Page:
Skip to main content

Group hug please

Those of you who follow the running wave will be very familiar with my little sidekick, Tilly.  She is my stalwart walking companion, and of course one of our most precious family members.  This morning I had to take her over to the Royal (Dick) School of Veterinary Studies, which is part of the University of Edinburgh.  They have a hospital for small animals, and Tilly is there today because, a few weeks ago and out of the blue, a tumour appeared at the base of one of her ears.  The result of this, very sadly, is that Tilly will lose her ear.  The whole thing, auditory canal, the lot, will be removed today, in the hope that she can then carry on with her very happy life for a long time to come.   The rest of her furry self has been scanned and is absolutely fine.  

I am a great believer in the power of positive thinking, and so I wondered if all those reading the running wave today might join me in sending Tilly Tiptoes lots of love and good wishes, for a safe journey through surgery, and a good and swift recovery, so that she and Ted can pick up where they left off yesterday.
Thank you!

Comments

  1. Tilly's Devon chum, Pumpkin, is sending healing woofs and can't wait to see Tilly again and to meet Ted next year. Pumpkin's mum is joining in the group hug . . . XXX

    ReplyDelete
  2. Consider it done! a dog lover in Oregon

    ReplyDelete
  3. I hope that she's OK, I know how awful it is when our 4 footed friends are ill.
    Sending lots of positive thoughts to Tilly and you.

    ReplyDelete
  4. Huge positive vibes coming your way! Bless her - gorgeous little girl! ๐Ÿ’–

    ReplyDelete
  5. Big hugs all round, I hope she is on the way to recovery now. It sounds as though they caught it early so I'm sure she will be back to her usual self very soon. Take care, Antonia x

    ReplyDelete

Post a Comment

Popular posts from this blog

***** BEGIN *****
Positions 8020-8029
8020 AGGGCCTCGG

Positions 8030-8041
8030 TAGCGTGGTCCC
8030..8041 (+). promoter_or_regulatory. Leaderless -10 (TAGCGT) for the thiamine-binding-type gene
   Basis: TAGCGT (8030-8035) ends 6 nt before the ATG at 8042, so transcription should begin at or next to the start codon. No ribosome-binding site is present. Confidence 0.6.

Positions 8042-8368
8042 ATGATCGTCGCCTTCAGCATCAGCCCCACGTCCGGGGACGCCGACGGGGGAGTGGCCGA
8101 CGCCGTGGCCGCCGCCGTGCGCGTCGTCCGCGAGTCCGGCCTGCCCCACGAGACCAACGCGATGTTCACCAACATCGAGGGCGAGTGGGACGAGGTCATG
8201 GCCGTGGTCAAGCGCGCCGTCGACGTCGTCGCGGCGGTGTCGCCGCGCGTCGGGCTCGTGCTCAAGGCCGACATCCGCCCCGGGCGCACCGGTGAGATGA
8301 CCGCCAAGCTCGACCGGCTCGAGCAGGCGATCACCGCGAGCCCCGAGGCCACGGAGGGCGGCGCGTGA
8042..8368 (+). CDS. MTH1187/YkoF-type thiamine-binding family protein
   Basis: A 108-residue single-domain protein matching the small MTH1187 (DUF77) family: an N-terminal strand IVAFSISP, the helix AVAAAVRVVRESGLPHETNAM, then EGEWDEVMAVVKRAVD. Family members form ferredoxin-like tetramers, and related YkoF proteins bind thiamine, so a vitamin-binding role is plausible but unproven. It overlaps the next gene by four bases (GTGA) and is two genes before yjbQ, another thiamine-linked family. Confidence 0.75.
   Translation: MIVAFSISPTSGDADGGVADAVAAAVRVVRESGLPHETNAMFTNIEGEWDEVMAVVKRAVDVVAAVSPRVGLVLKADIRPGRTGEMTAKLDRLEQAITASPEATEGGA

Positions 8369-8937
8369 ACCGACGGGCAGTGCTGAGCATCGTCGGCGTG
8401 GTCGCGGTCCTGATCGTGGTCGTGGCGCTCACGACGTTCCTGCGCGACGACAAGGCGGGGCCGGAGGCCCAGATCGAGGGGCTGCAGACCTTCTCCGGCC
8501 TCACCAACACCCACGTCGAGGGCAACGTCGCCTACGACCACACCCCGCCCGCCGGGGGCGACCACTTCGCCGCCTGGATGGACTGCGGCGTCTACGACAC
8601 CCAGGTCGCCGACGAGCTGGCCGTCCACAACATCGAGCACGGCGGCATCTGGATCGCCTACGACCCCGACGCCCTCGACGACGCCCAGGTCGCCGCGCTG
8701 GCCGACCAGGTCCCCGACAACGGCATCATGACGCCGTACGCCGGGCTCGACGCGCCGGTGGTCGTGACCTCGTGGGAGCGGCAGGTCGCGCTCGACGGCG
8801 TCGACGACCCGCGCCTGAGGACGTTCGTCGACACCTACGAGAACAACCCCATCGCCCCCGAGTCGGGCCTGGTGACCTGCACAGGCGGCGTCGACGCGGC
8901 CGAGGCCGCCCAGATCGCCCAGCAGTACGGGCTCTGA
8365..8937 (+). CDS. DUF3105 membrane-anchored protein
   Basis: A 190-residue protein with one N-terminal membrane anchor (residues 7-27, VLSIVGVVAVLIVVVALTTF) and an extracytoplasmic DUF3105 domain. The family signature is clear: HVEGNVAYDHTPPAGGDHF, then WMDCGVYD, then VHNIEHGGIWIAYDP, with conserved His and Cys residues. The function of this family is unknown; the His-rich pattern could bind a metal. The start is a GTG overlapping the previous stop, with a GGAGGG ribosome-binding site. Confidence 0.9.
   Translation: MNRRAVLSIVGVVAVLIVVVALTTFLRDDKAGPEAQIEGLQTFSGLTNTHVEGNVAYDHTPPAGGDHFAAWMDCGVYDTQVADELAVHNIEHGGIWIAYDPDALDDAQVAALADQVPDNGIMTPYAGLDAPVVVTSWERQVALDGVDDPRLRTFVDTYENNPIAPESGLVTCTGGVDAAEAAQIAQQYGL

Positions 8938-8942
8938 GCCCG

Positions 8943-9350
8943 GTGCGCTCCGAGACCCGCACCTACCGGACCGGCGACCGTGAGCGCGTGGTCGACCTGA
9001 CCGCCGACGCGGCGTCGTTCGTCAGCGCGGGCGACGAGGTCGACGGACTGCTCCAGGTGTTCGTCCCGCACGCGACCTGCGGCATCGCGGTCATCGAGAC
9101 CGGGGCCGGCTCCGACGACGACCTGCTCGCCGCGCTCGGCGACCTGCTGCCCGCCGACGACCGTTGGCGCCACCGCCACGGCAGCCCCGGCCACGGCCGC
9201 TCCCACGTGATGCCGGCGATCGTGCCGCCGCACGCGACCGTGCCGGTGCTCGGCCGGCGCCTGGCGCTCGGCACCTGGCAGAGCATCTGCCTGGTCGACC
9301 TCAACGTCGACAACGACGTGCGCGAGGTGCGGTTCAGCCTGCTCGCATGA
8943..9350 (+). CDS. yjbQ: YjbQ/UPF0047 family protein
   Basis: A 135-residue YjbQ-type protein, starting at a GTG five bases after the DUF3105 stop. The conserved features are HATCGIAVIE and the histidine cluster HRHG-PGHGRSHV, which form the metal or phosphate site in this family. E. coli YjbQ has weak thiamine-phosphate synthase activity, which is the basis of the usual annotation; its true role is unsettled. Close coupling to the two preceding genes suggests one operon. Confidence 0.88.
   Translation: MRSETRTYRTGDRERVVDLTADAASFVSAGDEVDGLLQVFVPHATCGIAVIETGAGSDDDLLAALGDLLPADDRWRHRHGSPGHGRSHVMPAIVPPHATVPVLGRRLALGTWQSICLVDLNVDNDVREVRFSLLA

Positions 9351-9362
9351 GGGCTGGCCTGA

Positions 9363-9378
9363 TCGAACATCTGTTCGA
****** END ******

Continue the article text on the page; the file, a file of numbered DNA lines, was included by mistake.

Coastal walk from Gullane to North Berwick

By the time I have walked about four miles, my toes are screaming at me - it's the arthritis, you see.  One of the joys of being that little bit older than I was.  However, for a long time, I have been keen to walk along the beaches, and follow the coastal path, between Gullane and North Berwick. So, having worked out the tide times, I decided today was the day, and off we went.
Below is our starting point, the bay at Gullane.  It's a lovely beach, very popular with dog walkers. This is looking east, the direction Tilly and I were going to take.
Looking back, up the Forth, the unmistakable bulk of Arthur's Seat, and Edinburgh's skyline, just clear enough to see.
For most of the walk, there is the choice between wandering along a series of beaches, or following a path along the top of each.
There's no denying it, at heart I am a shell-seeker.  I have loads of shells at home.  We lived on one of the out islands in the Bahamas for a just over a year, a long time ago, and …

Golden November afternoon

We had a beautiful sunny afternoon today, and in the golden afternoon sunshine a friend, the dogs and I had a short walk along the coastal path from Gullane towards North Berwick.  We were only out for an hour from 3pm but during that time the November sun quickly changed from being warm on our backs on the way out, and sinking very low and dazzling in our eyes on the way back.  
The sea buckthorn bushes growing throughout the dunes behind the beach at Gullane, are laden with their glorious orange berries.  They are rich in vitamin C and I would love to be able to pick and cook with them, but they seem to be impossible to harvest.  If I try to take one off the tree, it just squishes and explodes in my fingers!  If anyone has any good tips for picking these berries, please let me know!  I once had a sea buckthorn souffle at Tom Kitchin's restaurant in Leith, and it was absolutely delicious, but any attempt to recreate it has been thwarted by the tree, every time!
At this time of year…

Long gone garden

Ihad about 23,000 photos on iPhoto, which, not surprisingly, has been slowing my MacBook down!  Over the past weeks, I have been having a massive cull and in the process siphoned off favourite photographs, and also I have been on a trip down memory lane.  There is one group of photos I am compelled to post here because for me they form a glorious record of my long gone and much lamented garden, at our previous house.  I have a tiny garden now, which I am enjoying, but in our last garden there was room for lots of joy.   

Regrettably, where there were tulips and fritillaries in the long grass, there is now hardstanding for cars, and I heard yesterday that my beloved lavender hedge has now been taken out, which is the final nail in the coffin of a place bees once loved to visit.  I am not sure that a static row of box balls is going to quite cut it with the pollinators.  I used to count up to one hundred bees, of various types, along the spires of lavender when it was in bloom.